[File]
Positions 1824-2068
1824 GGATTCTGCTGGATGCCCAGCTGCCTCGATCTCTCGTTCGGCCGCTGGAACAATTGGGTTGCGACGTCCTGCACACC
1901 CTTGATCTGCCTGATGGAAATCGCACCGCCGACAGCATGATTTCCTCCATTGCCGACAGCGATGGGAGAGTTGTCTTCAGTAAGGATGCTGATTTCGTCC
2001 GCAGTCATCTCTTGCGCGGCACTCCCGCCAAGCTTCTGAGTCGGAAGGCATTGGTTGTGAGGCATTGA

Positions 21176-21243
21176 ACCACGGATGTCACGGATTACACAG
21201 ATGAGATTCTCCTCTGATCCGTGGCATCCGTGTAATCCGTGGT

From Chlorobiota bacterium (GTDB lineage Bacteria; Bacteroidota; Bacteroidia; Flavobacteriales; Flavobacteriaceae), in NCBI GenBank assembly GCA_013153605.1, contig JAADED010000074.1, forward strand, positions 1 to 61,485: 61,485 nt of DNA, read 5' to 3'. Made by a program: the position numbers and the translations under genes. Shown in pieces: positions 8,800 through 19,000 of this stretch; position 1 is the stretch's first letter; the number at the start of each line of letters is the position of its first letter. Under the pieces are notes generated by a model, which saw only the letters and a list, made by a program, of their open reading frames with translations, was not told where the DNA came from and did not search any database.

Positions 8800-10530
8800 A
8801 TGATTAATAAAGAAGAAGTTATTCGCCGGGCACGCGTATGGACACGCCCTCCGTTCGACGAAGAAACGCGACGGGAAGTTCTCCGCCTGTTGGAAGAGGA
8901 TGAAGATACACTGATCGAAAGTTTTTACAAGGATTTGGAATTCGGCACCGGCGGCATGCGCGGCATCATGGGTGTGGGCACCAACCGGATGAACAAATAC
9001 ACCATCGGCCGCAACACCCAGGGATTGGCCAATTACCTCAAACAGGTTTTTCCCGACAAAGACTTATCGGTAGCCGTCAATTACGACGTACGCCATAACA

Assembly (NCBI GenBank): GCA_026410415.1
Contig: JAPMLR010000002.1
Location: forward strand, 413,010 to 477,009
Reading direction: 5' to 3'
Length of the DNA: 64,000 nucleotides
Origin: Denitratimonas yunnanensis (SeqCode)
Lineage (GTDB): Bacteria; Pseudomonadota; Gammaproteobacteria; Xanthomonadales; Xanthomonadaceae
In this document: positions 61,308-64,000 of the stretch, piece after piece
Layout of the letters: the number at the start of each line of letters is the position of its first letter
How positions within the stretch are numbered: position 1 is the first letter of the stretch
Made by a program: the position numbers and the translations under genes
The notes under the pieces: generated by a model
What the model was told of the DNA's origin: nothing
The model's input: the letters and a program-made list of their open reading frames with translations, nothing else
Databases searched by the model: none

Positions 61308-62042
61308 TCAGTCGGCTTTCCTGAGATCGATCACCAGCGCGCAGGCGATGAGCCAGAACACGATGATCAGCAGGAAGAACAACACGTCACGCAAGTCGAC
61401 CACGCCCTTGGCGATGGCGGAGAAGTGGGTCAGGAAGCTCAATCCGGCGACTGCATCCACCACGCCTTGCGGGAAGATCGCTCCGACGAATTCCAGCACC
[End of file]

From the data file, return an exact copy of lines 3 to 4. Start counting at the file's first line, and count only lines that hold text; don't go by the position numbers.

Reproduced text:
1901 CTTGATCTGCCTGATGGAAATCGCACCGCCGACAGCATGATTTCCTCCATTGCCGACAGCGATGGGAGAGTTGTCTTCAGTAAGGATGCTGATTTCGTCC
2001 GCAGTCATCTCTTGCGCGGCACTCCCGCCAAGCTTCTGAGTCGGAAGGCATTGGTTGTGAGGCATTGA